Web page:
Love in the Marble Hill section of the Bronx isn’t easy. In Angelfish, two young lovers find each other in this modern day Romeo and Juliet tale from Director Peter Lee. Brendon (Jimi Stanton) works in the deli section of a grocery store where he meets Eva (Princess Nokia) a Puerto Rican girl from Marble Hill. The two fall in love a la Tony and Maria in West Side Story only further north and without the song and dance numbers.
The story is nothing new, boy meets girl, they fall in love, but then outside forces work to drive them apart. Brendon has a mother who drinks too much, and isn’t there for him and his younger brother Conor (Stanley Simons). Conor hangs with the wrong crowd and gets into trouble with only Brendon to bail him out. Eva is being pressured by her mom to go to college and become an accountant even though she would rather pursue her passion for acting. She also has to care for her disabled brother and take on added responsibilities that don’t leave much room for dreams and romance.
Angelfish is a throwback to the indie films of the 90s which were built on a foundation of well-crafted scripts and strong performances. Lee’s realistic dialogue and hand-held camera make us feel as if we’re a fly-on-the-wall as we walk down the streets and back alleys of the Bronx with our two protagonists. All the characters seem like real people. The performances are honest and pull no punches. The groups of family and friends have real chemistry with one another, and the Spanish speaking characters speak Spanish when they’re together unlike some films that would have them speaking English for our benefit. You get the sense that these are real people living through real circumstances.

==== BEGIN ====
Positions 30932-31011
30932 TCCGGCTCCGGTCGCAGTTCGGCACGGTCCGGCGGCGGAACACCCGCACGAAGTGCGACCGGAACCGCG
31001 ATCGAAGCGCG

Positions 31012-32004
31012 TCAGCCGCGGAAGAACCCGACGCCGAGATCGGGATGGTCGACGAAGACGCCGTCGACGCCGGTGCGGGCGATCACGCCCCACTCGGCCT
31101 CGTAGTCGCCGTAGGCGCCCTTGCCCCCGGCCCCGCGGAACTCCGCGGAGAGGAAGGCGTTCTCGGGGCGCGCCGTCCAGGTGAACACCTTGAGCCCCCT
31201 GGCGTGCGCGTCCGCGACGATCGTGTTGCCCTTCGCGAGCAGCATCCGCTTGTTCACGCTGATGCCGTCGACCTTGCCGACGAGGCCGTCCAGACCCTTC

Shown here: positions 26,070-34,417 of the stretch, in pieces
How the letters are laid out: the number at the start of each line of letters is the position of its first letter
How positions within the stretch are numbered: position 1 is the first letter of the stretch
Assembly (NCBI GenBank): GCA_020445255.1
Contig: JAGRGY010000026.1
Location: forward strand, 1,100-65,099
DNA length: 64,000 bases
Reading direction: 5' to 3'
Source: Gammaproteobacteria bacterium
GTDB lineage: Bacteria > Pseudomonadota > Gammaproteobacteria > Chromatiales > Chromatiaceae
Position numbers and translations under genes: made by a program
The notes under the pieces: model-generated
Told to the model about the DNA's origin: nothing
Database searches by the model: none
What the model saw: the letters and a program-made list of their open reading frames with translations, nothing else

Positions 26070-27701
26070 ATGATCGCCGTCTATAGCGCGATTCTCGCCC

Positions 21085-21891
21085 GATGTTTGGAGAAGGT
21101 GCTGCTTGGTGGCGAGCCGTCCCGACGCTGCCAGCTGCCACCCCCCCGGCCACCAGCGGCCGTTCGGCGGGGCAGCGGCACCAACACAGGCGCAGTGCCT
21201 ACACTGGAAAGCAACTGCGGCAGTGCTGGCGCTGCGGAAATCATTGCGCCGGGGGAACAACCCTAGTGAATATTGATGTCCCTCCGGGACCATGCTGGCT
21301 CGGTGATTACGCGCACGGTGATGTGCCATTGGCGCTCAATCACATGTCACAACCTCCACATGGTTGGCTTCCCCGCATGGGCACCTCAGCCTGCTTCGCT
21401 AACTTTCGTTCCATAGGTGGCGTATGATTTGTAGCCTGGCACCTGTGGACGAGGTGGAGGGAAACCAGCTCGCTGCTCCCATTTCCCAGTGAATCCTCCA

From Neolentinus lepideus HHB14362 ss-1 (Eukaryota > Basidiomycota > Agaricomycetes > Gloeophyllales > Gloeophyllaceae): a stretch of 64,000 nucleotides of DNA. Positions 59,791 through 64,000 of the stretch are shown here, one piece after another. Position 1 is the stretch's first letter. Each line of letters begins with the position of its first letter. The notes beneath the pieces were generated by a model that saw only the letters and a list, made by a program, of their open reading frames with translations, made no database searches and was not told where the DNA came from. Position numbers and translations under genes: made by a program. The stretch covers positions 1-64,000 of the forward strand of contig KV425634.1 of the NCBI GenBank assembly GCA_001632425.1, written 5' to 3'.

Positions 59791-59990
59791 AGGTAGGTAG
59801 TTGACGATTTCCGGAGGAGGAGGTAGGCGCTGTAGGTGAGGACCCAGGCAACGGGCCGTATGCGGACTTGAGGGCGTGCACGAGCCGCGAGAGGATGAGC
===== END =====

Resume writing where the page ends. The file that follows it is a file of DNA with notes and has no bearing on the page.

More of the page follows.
Destiny Frasqueri aka Princess Nokia makes her film debut, and her performance is remarkable. She comes to this role so naturally. It feels like it was written for her and was based on her real life experience. She also has great chemistry with Stanton, who along with Nokia carries the film. Stanton plays a young man at a crossroads in his life uncertain as to whether he should stay and can take care of his younger brother or leave the Bronx and create a new future for himself.
Erin Davie is outstanding as Brendon’s alcoholic mother. One look at her tells the story of a single mom unable to cope with her responsibilities and circumstances. She didn’t ask to be a mother, and alcohol and boyfriends are her escape. Bobby Plasencia is noteworthy as Mr. Nunez who works with Brendon and gives him some sage advice. Plasencia creates an authentic character with a sense of world-weariness. He is the older, wiser father figure Brendon so desperately needs.
This is writer/director Lee’s first feature, and it’s a good start for what will hopefully be a promising career. In the hands of a lesser director, this material would not be nearly as compelling. We can see that he is gifted when it comes to directing actors, and has a strong sense of story.
Angelfish is an intimate drama about people who live in a poor neighborhood, the type of movie audiences don’t get to see on the big screen anymore, and that’s a shame. The film is now available on VOD in North America where hopefully it will find an audience. If you like love stories and want to see a side of life not normally shown in film and television, I highly recommend it.